I'd like to see the stratospheric Romney papers, being nosy that way, but how could real, regular people relate to that kind of numbers? It would only pile it on to see detail of the man's obscene level of wealth while we, the rest of us, face the economy folks like Romney have created for us to endure.

Beyond that, I think the author of that opening item saw the real reason Gingrich won so strongly, but discounted it. If Romney cannot get Brock Lesnar's endorsement, it will be all over but the death rattles.

PiPress carries a McClatchy and an AP feed, on the Gingrich win. Here and here.

Saturday, January 21, 2012

Finally, some honesty about what Crabgrass mongers had in mind all along.

Strib reports on political bickering and backstabbing, or perhaps not that bad but just Matt Look being himself, pushy, after Ramsey's getting a Northstar station. Read Paul Levy's item, here, titled, "Anoka County no longer on board for Northstar formula."

The report is detailed. Briefly, Look contends Anoka County pays more than a fair share among counties paying annual amounts for the costly thing.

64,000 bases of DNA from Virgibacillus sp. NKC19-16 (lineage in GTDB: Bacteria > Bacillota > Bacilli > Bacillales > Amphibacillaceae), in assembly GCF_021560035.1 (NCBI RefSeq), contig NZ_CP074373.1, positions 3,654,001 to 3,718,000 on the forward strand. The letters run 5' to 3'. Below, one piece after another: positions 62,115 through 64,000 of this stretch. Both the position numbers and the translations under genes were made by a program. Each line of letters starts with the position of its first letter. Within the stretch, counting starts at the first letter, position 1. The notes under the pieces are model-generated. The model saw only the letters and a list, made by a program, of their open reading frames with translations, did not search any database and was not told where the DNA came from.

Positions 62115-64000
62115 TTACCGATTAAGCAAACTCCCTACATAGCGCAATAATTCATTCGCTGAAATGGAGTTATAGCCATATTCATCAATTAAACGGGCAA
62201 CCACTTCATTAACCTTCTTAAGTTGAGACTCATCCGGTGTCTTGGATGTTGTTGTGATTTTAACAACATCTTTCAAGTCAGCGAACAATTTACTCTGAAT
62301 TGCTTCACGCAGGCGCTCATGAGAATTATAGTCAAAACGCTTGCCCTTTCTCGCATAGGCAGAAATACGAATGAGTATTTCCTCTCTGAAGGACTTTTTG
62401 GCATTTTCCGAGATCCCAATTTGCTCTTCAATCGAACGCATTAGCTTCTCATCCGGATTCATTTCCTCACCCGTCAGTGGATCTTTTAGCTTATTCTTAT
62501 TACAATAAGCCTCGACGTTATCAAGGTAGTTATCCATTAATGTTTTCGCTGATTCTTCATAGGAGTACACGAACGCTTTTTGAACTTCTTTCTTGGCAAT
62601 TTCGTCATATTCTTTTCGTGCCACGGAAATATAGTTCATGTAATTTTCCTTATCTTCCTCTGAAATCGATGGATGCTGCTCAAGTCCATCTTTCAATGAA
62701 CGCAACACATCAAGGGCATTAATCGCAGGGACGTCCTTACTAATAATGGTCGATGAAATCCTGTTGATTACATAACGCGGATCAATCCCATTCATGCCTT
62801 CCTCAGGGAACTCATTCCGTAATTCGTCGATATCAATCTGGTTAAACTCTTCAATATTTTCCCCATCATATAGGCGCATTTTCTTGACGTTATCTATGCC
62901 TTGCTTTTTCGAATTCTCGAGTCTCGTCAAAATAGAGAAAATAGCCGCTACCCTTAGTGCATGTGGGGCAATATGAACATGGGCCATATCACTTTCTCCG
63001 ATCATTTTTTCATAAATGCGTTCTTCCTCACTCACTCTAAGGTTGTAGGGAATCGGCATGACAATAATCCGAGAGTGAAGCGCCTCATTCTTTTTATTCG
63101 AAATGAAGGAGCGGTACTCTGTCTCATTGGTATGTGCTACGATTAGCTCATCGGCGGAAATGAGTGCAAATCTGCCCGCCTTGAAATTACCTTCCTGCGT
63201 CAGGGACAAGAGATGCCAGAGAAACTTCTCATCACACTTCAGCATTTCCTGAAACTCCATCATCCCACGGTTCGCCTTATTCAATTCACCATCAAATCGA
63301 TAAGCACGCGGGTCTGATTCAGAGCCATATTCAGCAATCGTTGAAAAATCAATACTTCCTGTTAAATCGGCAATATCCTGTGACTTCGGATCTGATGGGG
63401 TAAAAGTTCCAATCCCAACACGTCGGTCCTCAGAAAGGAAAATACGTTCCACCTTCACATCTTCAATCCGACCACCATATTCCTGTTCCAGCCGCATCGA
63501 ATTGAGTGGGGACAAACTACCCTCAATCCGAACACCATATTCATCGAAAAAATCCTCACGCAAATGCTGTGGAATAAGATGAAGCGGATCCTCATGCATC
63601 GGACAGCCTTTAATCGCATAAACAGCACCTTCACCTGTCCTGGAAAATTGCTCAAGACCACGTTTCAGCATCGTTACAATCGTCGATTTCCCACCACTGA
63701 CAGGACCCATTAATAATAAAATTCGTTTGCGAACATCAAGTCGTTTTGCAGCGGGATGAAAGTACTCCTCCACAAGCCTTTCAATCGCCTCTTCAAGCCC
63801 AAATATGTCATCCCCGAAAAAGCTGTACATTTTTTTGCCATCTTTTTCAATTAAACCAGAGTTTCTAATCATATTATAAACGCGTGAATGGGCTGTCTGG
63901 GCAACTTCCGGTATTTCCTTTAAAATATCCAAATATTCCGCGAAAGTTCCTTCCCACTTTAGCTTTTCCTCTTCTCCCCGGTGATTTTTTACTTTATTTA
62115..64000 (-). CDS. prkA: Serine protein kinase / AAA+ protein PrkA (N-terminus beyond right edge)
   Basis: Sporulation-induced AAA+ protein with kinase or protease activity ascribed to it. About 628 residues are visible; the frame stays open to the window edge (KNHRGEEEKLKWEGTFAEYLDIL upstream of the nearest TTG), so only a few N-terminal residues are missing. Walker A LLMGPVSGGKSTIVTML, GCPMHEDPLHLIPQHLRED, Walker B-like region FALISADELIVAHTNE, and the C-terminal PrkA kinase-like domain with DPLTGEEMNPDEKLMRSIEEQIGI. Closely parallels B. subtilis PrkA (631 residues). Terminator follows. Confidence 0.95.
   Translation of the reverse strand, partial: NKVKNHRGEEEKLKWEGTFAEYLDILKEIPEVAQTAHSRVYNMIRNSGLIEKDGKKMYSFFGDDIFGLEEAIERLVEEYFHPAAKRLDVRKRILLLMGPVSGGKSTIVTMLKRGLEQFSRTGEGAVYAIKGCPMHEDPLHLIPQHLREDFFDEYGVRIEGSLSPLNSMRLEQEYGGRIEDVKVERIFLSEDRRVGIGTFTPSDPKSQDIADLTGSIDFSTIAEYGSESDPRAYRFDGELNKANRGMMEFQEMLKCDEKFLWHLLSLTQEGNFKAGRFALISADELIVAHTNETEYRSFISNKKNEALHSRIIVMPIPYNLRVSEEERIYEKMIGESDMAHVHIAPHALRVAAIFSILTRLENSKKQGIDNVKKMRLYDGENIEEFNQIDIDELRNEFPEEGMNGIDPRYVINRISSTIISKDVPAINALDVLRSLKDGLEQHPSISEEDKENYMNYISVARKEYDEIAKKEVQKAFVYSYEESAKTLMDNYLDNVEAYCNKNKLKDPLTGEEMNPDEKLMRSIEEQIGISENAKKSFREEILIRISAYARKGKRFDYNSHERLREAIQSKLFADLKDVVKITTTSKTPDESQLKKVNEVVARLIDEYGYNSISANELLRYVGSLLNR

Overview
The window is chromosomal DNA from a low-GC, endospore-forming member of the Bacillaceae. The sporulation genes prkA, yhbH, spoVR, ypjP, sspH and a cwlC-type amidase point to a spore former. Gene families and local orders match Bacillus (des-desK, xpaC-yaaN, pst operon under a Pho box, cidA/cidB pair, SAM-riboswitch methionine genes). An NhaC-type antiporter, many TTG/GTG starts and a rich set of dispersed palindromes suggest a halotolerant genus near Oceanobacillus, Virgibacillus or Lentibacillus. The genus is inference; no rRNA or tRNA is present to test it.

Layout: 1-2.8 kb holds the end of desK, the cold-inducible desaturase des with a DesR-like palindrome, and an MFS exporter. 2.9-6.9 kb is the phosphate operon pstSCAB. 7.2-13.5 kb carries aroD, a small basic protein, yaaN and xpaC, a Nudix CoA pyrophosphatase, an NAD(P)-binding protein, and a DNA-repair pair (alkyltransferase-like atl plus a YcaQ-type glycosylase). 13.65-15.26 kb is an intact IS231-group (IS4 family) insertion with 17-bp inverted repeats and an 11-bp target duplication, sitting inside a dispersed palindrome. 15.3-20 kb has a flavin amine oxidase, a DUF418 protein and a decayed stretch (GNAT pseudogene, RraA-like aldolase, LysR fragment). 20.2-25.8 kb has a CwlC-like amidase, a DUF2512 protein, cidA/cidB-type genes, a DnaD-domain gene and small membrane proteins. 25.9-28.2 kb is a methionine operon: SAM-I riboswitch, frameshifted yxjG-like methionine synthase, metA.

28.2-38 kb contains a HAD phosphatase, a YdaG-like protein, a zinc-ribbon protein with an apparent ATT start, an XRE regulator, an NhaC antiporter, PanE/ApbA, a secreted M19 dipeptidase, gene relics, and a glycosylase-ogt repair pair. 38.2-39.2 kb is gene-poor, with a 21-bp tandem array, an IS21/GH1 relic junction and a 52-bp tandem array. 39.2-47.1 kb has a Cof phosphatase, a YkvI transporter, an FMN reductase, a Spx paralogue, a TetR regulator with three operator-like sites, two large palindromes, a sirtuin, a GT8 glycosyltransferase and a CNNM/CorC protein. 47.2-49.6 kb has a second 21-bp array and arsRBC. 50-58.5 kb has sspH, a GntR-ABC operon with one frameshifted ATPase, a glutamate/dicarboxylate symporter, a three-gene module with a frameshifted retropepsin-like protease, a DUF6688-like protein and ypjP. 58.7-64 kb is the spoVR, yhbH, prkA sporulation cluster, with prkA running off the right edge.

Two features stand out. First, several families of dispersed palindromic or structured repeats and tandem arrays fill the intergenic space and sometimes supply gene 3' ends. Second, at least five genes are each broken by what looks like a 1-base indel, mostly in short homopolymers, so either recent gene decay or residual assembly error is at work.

What is interesting, two stories told about what the entire 1/3 of a billion thing was intended to do to the north metro:

The relationship between Look and some Sherburne County officials has been strained for months. Look, a former Ramsey City Council member, campaigned heavily for a station in Ramsey that opponents said was unnecessary.

Sherburne County Commissioner Felix Schmiesing was among those who questioned the value of a $13.2 million station in Ramsey, saying the station would likely rely on passengers who previously boarded the train in Anoka or Elk River. Schmiesing said the focus should have been on getting the train to St. Cloud.

Ramsey was awarded a station in November. Look says the cost of the station will be $10 million, and not the $13.2 million originally approved.

"If the formula changes, we probably eliminate some stations in Sherburne County," Schmiesing said. "The model for this formula was tested. It was fair the way we did it.

"This feels like retaliation. We were honest, taking a position against the Ramsey station and sticking with it, and now we're being punished for it."